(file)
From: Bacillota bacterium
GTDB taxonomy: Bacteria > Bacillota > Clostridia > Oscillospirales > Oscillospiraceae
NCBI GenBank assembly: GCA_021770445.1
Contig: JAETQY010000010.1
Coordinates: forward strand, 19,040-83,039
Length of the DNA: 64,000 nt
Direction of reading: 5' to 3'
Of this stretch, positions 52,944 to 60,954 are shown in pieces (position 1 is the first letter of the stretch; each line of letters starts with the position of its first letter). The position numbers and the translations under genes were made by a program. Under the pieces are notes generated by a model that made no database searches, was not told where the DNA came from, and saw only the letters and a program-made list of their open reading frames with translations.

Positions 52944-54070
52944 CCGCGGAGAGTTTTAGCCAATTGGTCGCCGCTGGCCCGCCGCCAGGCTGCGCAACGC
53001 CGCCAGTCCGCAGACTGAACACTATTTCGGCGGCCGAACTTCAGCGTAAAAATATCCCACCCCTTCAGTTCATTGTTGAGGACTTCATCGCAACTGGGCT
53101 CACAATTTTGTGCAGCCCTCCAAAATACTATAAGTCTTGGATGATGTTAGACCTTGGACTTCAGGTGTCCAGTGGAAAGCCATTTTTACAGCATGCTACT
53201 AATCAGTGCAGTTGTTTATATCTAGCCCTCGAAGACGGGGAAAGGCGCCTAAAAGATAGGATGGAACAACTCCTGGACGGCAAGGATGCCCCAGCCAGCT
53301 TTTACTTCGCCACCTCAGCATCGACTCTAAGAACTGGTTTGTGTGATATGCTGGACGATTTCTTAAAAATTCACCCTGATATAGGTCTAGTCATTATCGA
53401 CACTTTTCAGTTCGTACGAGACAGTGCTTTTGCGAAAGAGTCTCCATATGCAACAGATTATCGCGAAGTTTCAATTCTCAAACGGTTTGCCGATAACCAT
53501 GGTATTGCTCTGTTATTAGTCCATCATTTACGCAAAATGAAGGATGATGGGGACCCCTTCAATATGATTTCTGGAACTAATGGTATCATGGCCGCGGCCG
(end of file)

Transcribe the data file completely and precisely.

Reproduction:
From: Bacillota bacterium
GTDB taxonomy: Bacteria > Bacillota > Clostridia > Oscillospirales > Oscillospiraceae
NCBI GenBank assembly: GCA_021770445.1
Contig: JAETQY010000010.1
Coordinates: forward strand, 19,040-83,039
Length of the DNA: 64,000 nt
Direction of reading: 5' to 3'
Of this stretch, positions 52,944 to 60,954 are shown in pieces (position 1 is the first letter of the stretch; each line of letters starts with the position of its first letter). The position numbers and the translations under genes were made by a program. Under the pieces are notes generated by a model that made no database searches, was not told where the DNA came from, and saw only the letters and a program-made list of their open reading frames with translations.

Positions 52944-54070
52944 CCGCGGAGAGTTTTAGCCAATTGGTCGCCGCTGGCCCGCCGCCAGGCTGCGCAACGC
53001 CGCCAGTCCGCAGACTGAACACTATTTCGGCGGCCGAACTTCAGCGTAAAAATATCCCACCCCTTCAGTTCATTGTTGAGGACTTCATCGCAACTGGGCT
53101 CACAATTTTGTGCAGCCCTCCAAAATACTATAAGTCTTGGATGATGTTAGACCTTGGACTTCAGGTGTCCAGTGGAAAGCCATTTTTACAGCATGCTACT
53201 AATCAGTGCAGTTGTTTATATCTAGCCCTCGAAGACGGGGAAAGGCGCCTAAAAGATAGGATGGAACAACTCCTGGACGGCAAGGATGCCCCAGCCAGCT
53301 TTTACTTCGCCACCTCAGCATCGACTCTAAGAACTGGTTTGTGTGATATGCTGGACGATTTCTTAAAAATTCACCCTGATATAGGTCTAGTCATTATCGA
53401 CACTTTTCAGTTCGTACGAGACAGTGCTTTTGCGAAAGAGTCTCCATATGCAACAGATTATCGCGAAGTTTCAATTCTCAAACGGTTTGCCGATAACCAT
53501 GGTATTGCTCTGTTATTAGTCCATCATTTACGCAAAATGAAGGATGATGGGGACCCCTTCAATATGATTTCTGGAACTAATGGTATCATGGCCGCGGCCG